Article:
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Electromagnetic Pulse-From Chaos to a

Manageable Solution
AUTHOR Major M. CaJohn, USMC

CSC 1988

I. Purpose: Alert our military and civilian personnel that electromagnetic pulse
(EMP) is an enemy to our survival, and investigate how we can defeat this foe
with current equipment and technology.
II. Problem: Although EMP has been known to exist for many years, its catastrophic
impact on our strategic and tactical communications systems and weapons, as
well as our civilian communications systems are not widely understood or
accepted. Acceptance of this problem
III. is being absorbed in the military establishment; however, the civilian sector is
slow to respond.
IV. Data: Escalation between the United States (US) and Russia reach an insolvable
solution. Russia launches a nuclear missile attack; however, before the US can
retaliate Russia explodes a high altitude nuclear weapon which renders the US's
retaliatory capabilities useless. All aspects of EMP and the systems it attacks are
described in detail. The effects of EMP are explored from the naiveté of our
scientists to the comparison of EMP to lightning. Interest grows within our
country to defeat this enemy and the leading agency is the military. The military
establishes testing facilities to learn about the effects of EMP. The results of
these testing facilities are hardened programs for our strategic communications
systems and weapons. The Army established a program that ensures all new
equipment will be designed to be EMP hardened.
V. The military has made significant strides in the strategic field and is attacking the
problem in the tactical arena. However, the civilian community is lacking in a
commitment to defeat EMP.
VI. Solutions to the problems of EMP are proposed using today's equipment and
VII. Conclusions: EMP can be defeated. The military has a sound and viable program
in its strategic communications systems and weapons; however, the military must
emphasize an EMP training and field expedient program in its tactical
communications systems until EMP hardened equipment is procured. The
civilian sector has no EMP program and must get one to ensure it can survive an
EMP environment.
VIII. Recommendations: Military leaders must stress and implement an EMP training
and field expedient technique program. The military must continue to procure
strategic and tactical equipment that is EMP hardened. Government agencies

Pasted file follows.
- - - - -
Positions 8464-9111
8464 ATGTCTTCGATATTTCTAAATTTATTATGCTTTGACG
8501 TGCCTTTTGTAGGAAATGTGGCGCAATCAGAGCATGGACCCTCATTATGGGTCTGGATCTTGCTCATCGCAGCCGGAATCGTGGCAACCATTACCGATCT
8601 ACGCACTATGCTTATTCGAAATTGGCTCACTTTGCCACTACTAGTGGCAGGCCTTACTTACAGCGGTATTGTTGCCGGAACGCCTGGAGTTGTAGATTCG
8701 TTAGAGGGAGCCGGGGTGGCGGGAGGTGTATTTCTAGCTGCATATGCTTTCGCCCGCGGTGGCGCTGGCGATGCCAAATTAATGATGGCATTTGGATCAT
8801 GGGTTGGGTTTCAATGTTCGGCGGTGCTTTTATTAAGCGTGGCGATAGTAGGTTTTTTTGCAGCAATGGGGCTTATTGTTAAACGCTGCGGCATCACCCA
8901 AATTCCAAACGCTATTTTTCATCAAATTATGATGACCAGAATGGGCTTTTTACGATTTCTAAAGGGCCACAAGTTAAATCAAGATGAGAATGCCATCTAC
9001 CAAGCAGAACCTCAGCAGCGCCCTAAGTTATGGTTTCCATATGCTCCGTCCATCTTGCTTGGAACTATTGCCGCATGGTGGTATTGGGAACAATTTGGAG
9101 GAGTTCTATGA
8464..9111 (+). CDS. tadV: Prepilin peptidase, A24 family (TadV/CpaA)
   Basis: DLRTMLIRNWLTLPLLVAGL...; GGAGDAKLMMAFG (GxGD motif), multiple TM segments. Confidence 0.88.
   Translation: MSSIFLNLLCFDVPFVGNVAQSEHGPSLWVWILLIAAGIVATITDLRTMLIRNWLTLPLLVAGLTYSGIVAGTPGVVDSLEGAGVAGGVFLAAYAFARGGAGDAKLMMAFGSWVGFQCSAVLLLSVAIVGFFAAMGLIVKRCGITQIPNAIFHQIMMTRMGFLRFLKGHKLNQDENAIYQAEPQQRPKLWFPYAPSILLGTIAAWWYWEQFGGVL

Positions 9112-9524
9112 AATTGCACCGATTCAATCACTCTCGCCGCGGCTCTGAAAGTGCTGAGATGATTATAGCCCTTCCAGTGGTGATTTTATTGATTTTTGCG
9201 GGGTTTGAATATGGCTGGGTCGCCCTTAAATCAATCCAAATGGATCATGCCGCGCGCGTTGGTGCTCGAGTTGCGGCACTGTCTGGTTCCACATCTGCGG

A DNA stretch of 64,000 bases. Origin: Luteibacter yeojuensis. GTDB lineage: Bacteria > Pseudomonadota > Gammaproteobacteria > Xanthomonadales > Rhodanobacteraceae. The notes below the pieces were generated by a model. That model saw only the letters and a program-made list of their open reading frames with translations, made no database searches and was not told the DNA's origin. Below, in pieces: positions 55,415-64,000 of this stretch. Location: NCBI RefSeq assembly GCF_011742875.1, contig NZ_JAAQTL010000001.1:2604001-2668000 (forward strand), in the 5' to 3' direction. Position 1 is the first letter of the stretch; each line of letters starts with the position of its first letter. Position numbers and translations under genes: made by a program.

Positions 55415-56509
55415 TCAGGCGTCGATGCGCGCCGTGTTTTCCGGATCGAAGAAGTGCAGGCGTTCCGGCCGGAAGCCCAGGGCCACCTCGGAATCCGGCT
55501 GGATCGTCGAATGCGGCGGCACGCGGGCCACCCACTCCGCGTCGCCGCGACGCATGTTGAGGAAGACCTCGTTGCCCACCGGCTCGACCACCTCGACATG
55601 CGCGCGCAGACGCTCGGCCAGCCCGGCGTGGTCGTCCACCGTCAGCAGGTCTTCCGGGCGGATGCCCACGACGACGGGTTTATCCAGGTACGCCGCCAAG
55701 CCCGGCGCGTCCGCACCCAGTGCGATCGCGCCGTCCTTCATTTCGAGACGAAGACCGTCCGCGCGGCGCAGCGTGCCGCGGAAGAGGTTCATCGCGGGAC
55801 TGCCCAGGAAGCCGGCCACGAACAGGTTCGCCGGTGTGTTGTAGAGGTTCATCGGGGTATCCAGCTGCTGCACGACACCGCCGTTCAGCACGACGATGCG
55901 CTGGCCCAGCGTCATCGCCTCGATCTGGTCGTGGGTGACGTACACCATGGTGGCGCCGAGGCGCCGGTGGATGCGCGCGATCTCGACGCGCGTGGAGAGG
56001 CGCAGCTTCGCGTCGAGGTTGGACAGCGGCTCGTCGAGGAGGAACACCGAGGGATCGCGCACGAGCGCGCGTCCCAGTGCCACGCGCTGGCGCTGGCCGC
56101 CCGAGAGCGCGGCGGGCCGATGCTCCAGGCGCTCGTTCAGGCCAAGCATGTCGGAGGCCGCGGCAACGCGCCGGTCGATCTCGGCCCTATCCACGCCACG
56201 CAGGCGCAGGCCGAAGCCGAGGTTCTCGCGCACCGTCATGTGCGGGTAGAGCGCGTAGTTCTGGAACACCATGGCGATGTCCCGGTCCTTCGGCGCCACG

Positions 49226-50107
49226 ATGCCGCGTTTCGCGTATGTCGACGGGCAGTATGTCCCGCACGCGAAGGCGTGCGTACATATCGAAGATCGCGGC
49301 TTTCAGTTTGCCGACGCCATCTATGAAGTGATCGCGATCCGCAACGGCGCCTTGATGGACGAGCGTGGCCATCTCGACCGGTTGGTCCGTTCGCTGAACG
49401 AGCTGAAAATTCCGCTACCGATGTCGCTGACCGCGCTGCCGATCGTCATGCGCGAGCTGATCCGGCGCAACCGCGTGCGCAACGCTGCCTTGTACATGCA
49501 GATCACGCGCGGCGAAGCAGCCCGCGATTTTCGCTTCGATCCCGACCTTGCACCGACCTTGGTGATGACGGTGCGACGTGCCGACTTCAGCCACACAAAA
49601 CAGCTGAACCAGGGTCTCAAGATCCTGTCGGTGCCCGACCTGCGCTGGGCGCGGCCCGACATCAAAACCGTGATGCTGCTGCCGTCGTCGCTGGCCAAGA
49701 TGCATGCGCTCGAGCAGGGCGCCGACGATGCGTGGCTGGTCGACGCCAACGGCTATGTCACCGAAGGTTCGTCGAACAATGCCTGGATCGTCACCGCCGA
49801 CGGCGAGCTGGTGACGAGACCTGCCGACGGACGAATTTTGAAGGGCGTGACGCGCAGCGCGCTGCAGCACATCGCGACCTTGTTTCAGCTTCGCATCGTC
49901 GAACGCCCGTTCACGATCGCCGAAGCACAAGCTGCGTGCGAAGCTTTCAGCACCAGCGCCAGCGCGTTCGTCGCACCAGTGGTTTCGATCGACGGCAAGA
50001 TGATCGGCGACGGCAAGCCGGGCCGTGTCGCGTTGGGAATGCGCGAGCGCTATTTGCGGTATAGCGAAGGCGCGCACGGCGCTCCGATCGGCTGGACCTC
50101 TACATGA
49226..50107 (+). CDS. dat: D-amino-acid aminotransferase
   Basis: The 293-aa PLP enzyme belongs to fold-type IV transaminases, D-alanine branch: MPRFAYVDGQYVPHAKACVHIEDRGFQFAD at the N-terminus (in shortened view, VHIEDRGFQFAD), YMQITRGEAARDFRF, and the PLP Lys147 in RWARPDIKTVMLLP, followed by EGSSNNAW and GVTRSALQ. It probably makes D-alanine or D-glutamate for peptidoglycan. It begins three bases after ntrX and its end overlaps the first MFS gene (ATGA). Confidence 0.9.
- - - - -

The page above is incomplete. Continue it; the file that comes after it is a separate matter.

must encourage our civilian sector to build new communications systems that will
withstand an EMP environment.

Thesis Statement: Although electromagnetic pulse will disrupt or destroy essential
communications systems, it is possible to establish a manageable and survivable
communications system, which will ensure the United States can survive a nuclear attack.
I. Nature of EMP
A. What does a nuclear weapon produce
1. Surface burst (EMP)
2. High altitude EMP (HEMP)
3. Source region EMP (SREMP)
4. System generated (SGEMP)
II. Effects of EMP
A. Initially no scientist anticipated the serious effects of EMP
B. Detonation of a nuclear device over Johnston Island produced
disastrous effects in Hawaii
C. Concerns of EMP on high tech communications
D. Compare EMP with lightning
III. Remedies for the effects of EMP
A. The growth of interest in the U.S.
B. U.S. builds test facilities to counter EMP
C. Two ways to protect communications systems from EMP
IV. Current EMP hardening programs
A. The Army's program
B. Strategic systems that are being EMP hardened
1. Communications systems
2. Aircraft
3. Weapons
V. Problems remaining
A. Civilian industry has no regard for EMP
B. Military's lack of tactical communications systems that is EMP
VI. Proposed solutions
A. FEMA conducts a study for the civilian sector
1. Must make recommendations
2. Must have a cost estimate
B. Military must stress
1. Training
2. Practice field expedient measures
VII. Summary
A. EMP is a threat to unprotected communications systems
B. Military must establish sound EMP management and maintenance
programs to neutralize the effects of EMP
C. Problems can be conquered, but need more emphasis by our
nation's leaders in the civilian and military communities


Tension between the United States and the Soviet Union reaches new heights as both
countries counter each other’s offensive moves. The Soviet Union initiates the first move
when it masses thirty divisions along East Germany's western border during a time when